Amelia Island Inshore Fishing – Bull Red for Henry

While Amelia Island Inshore Fishing, David and his grandson Henry show off their 38-inch Bull Redfish.

I picked up David and his grandson Henry at the marina for a day of Amelia Island Inshore Fishing.

Our main goal was to fish for slot redfish.

We headed south about 8 miles to our first fishing spot.

We had some nice live shrimp in our live well for the days fishing.

We had put the power poles down and got out the rods with 3/8 oz jigheads. We were fishing a small flat with deep water on either side of it.

We rigged a shrimp on and Henry gave it a good toss. I explained to him about how the tide was moving and what to look for.

Henry was full of questions about saltwater fishing. It was great talking to him.

Henry did a lot of fishing for bass and bream back home.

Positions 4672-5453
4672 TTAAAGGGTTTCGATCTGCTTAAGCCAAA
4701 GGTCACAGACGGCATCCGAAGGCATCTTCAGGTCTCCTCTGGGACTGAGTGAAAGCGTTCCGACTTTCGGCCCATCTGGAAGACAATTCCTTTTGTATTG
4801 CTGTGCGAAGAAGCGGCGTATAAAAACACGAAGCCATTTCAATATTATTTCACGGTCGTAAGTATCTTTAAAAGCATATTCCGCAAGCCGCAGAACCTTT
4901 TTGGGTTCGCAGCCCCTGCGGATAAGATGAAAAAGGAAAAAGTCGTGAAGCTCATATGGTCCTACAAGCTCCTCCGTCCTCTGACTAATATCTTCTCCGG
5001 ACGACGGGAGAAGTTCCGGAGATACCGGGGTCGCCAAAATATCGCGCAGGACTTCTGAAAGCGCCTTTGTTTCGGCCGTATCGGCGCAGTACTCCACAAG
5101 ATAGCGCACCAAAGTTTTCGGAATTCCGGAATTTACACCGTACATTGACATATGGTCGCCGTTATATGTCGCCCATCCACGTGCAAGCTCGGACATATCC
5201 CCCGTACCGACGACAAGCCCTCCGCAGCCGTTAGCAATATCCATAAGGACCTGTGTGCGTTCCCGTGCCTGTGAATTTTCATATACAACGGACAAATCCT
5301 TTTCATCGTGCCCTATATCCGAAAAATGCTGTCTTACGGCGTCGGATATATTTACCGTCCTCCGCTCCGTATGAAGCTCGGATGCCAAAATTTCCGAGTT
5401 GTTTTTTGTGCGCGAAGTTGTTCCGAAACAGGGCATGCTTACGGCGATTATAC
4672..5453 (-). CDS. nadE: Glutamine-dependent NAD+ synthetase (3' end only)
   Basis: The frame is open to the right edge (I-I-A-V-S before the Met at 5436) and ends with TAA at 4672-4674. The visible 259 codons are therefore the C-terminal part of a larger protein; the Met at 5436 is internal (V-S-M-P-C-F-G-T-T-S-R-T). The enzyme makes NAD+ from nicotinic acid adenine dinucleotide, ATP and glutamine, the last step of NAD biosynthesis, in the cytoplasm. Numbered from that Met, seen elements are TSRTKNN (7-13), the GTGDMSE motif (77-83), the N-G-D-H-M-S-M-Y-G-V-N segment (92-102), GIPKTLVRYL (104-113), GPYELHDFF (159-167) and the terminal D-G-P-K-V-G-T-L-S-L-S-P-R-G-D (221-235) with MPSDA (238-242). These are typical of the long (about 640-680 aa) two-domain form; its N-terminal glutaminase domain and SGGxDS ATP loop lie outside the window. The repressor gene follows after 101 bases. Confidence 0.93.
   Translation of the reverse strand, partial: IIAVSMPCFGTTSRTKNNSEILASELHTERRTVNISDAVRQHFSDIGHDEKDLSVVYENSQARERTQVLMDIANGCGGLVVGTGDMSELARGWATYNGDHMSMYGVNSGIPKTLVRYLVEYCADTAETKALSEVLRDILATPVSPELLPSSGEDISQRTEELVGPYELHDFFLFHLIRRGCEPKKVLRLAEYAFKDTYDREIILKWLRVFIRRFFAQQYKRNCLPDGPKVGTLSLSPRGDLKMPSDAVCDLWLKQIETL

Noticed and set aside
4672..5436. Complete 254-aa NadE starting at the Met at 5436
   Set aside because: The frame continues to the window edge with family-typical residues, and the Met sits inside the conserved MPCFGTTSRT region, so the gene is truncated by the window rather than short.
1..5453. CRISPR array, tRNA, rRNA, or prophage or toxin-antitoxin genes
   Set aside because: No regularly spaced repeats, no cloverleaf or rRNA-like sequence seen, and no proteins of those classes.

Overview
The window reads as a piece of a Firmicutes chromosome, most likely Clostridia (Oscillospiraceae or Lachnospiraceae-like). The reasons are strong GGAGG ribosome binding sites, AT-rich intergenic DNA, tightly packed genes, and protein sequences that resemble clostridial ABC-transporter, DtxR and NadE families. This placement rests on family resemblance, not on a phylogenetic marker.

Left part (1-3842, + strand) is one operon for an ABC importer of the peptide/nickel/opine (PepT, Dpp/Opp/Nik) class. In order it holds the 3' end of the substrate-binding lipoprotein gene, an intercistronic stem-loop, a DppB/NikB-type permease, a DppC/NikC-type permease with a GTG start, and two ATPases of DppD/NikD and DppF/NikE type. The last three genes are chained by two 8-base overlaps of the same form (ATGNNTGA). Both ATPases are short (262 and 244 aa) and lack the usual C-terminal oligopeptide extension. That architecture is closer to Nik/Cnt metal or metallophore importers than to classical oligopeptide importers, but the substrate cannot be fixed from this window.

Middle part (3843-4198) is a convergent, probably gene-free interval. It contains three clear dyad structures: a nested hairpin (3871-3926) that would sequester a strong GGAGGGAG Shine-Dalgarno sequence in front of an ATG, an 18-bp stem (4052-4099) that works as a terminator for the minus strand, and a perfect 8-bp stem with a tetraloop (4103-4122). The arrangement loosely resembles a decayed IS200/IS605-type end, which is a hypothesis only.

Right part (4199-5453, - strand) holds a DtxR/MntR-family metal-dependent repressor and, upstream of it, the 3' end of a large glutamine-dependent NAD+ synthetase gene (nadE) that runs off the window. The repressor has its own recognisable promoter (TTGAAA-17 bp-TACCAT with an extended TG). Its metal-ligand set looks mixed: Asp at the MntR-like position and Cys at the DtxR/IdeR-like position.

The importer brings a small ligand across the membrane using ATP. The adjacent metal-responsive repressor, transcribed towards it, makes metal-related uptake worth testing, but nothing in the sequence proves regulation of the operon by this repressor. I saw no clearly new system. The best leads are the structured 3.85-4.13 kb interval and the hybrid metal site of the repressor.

He hooked up with a small trout within a few minutes and brought it nicely to the boat.

He caught a couple more trout at this spot but no redfish.

We moved to another spot close by and seen some redfish, but they wanted nothing to do with our baits.

Since we could not get them to eat I suggested that if he wanted to we could go after big fish.

Henry was all smiles when I asked him, so we got everything squared away and headed back to a deep hole where we have been doing well.

I got out the heavier rods and rigged them up with some dead pogeys that were netted the day before.

It was not 15 minutes when the rod started to scream. I handed the rod to Henry and he started fighting the fish. He did an excellent job getting him to the boat.

His very first Amelia Island inshore fishing redfish was a great 38″ beast. He ended up catching two more huge redfish along with a couple bonnethead sharks.

We even had about a 4-foot hammerhead.

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